Nokia Devises U.S. Strategy, But Can They Pull It Off?

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Nokia’s new Windows Phones won’t hit our shores for at least a few more months, but Nokia’s top brass is already hard at work devising their strategy for cracking the U.S. market. According to Digits, Weber and Nokia are looking to attract first-time smartphone users who feel overwhelmed by other options on the market, and don’t want to pay a princely sum for a new device.

It’s a logical strategy, but one that’s very easy to botch. Without the proper focus, these new Nokia devices may succumb to the fate as old ones. To get an idea of how rough Nokia has it right now, let’s take a quick look at their spot in the U.S. landscape.

Nokia has always been a company with a wide array of product lines, but they’ve tried that approach in the U.S. and it hasn’t worked in years. Seriously, go to your nearest phone store or big-box retailer and look for the Nokia phones.

You’ll probably find a handful, but nothing that’s more robust than a QWERTY-packing text machine or a sluggish touchscreener. That’s the space that Nokia occupies here and now: low-end phones that wouldn’t make a potential customer blink twice.

Simply put, these Windows Phones will be the first high-profile Nokia launches in years, and Nokia needs to nail it. Here are a few thoughts that may help them win the day.

Consolidate And Conquer:

Nokia and Microsoft’s partnership will certainly play off of people’s name recognition skills, but there’s more to the situation than just leveraging brand names. According to Nokia U.S. boss Chris Weber, a spate of Windows Phones will be hitting multiple carriers come next year. I think Nokia could stand to pare down their portfolio, and focus on pushing out a few killer devices.

If anything, Microsoft’s OS helps out here — unlike Android which pops up on what seems like 50 phones a month, Windows Phone only ever goes to a select few. Should Nokia concentrate on pushing out a few great phones at great prices, they’ve got a better chance at making their mark than if they go with the shotgun approach. Not to mention that by focusing on fewer handsets, each device gets a bigger slice of the advertising budget. Awareness is key here, and it’s been quite a while since Nokia has enjoyed any in the States.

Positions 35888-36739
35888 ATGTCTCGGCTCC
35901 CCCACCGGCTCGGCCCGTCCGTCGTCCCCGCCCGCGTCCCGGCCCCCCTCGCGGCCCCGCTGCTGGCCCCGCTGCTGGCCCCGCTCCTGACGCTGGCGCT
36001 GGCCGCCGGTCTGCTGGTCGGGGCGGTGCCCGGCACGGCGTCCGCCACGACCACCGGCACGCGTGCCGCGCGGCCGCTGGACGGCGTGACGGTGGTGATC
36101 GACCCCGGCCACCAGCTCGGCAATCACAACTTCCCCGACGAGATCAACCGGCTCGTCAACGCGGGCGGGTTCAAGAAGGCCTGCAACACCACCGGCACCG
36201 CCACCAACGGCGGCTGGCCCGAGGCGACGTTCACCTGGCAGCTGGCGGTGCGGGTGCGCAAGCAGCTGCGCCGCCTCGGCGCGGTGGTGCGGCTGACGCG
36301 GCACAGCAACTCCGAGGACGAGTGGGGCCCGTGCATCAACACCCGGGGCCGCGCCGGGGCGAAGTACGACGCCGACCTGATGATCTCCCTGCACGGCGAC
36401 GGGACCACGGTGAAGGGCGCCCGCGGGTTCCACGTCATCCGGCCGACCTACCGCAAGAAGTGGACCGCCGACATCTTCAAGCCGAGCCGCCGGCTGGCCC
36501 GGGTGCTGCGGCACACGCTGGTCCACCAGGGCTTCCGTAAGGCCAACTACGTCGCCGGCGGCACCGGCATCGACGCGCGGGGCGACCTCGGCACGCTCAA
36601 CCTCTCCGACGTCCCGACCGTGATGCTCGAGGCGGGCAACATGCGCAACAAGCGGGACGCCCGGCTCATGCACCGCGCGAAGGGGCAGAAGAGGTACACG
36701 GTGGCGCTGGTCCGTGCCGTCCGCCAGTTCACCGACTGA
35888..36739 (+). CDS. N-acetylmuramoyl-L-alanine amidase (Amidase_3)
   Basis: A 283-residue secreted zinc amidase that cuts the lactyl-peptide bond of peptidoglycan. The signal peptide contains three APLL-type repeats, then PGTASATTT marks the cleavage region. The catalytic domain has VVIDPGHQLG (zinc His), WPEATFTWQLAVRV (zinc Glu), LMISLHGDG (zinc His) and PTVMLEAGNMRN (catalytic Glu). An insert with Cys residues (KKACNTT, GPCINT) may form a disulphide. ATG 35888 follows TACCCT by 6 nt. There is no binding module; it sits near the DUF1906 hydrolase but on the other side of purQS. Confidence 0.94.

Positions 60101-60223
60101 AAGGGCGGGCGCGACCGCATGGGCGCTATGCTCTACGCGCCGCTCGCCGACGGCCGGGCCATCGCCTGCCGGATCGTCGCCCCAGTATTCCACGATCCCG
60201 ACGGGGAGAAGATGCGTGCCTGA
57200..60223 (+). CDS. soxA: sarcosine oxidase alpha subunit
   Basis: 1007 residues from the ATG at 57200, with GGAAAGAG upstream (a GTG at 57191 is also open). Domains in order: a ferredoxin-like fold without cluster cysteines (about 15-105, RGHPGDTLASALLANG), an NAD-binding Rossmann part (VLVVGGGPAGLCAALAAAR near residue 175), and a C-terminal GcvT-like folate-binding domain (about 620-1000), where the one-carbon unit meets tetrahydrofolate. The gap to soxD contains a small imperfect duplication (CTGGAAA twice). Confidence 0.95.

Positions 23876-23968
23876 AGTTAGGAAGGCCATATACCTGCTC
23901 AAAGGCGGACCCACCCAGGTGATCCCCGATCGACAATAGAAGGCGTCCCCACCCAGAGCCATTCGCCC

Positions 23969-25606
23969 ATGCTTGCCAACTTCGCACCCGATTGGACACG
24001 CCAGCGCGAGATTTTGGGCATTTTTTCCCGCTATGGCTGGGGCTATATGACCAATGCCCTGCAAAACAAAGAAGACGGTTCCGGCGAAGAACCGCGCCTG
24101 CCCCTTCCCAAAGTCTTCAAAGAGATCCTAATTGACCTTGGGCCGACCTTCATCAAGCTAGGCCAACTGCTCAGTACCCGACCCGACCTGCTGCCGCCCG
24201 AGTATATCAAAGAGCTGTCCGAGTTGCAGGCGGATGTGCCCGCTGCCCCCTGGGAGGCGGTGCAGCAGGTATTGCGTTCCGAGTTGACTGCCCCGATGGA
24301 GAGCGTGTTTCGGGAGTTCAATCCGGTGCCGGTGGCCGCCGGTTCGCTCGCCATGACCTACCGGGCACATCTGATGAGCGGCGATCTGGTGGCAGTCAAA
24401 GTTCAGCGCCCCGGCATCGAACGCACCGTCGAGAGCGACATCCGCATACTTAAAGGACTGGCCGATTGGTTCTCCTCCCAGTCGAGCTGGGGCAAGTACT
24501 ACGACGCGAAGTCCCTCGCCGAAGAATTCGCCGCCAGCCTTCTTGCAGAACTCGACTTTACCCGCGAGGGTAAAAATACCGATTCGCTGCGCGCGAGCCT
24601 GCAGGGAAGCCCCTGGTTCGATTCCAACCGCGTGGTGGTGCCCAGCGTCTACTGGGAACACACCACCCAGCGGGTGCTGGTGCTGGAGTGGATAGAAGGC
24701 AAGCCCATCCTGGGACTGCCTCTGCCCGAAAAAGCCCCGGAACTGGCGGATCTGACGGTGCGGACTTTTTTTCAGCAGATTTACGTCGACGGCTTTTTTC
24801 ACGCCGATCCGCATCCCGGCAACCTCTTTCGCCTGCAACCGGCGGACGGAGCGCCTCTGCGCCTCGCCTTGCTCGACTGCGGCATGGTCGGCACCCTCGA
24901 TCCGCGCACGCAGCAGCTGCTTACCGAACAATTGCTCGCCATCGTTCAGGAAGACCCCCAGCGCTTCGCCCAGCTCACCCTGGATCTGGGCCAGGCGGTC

Focus On The Salespeople:

Mananging product lines are only half of the equation — Nokia isn’t going to get anywhere without carrier support. Those relationships are probably pretty dicey at this point too, considering that the only carriers that sell Nokia devices on contract are AT&T and T-Mobile, and even then it’s all low-end stuff. If Nokia knocks the first few launches out of the park, Nokia stands to gain back much of the carrier support they’ve lost over the years.

How can Nokia prepare for a strong launch? By making nice with retailers and their staff — if they don’t care, then a fair number of potential customers won’t either. The more aware salespeople are of Nokia’s Windows Phones and what they have to offer, the more likely they are to come up in the middle of a sale. HP, for example, gave rooms of salespeople free Veer 4Gs to get people comfortable with them.

Sure, the device didn’t last long in general, but I daresay Veers made it to more customers because of that stunt since salespeople had a better understanding of the Veer’s capabilities and intended niche. I’m not saying Nokia has to give away their hardware, but training events and outreach efforts can only help retail execution.

A big retail push is also critical because Nokia’s biggest competition in the smartphone space probably comes from the iPhone. Both companies position themselves as offering elegant smartphone solutions, so the more salespeople are aware of iPhone alternatives (especially aggressively priced ones), the more likely it is to get a nod in front of a customer.

Forgive me if I sound extra-bullish here, but Nokia’s new handsets (specifically the Lumia 800) are the first that have made me yearn for a Windows Phone. I’m certainly not a run-of-the-mill user, but I don’t think that appeal ends with me. It may well be the right software in the right package at the right time. But unless Nokia makes these next few months count, it may not matter.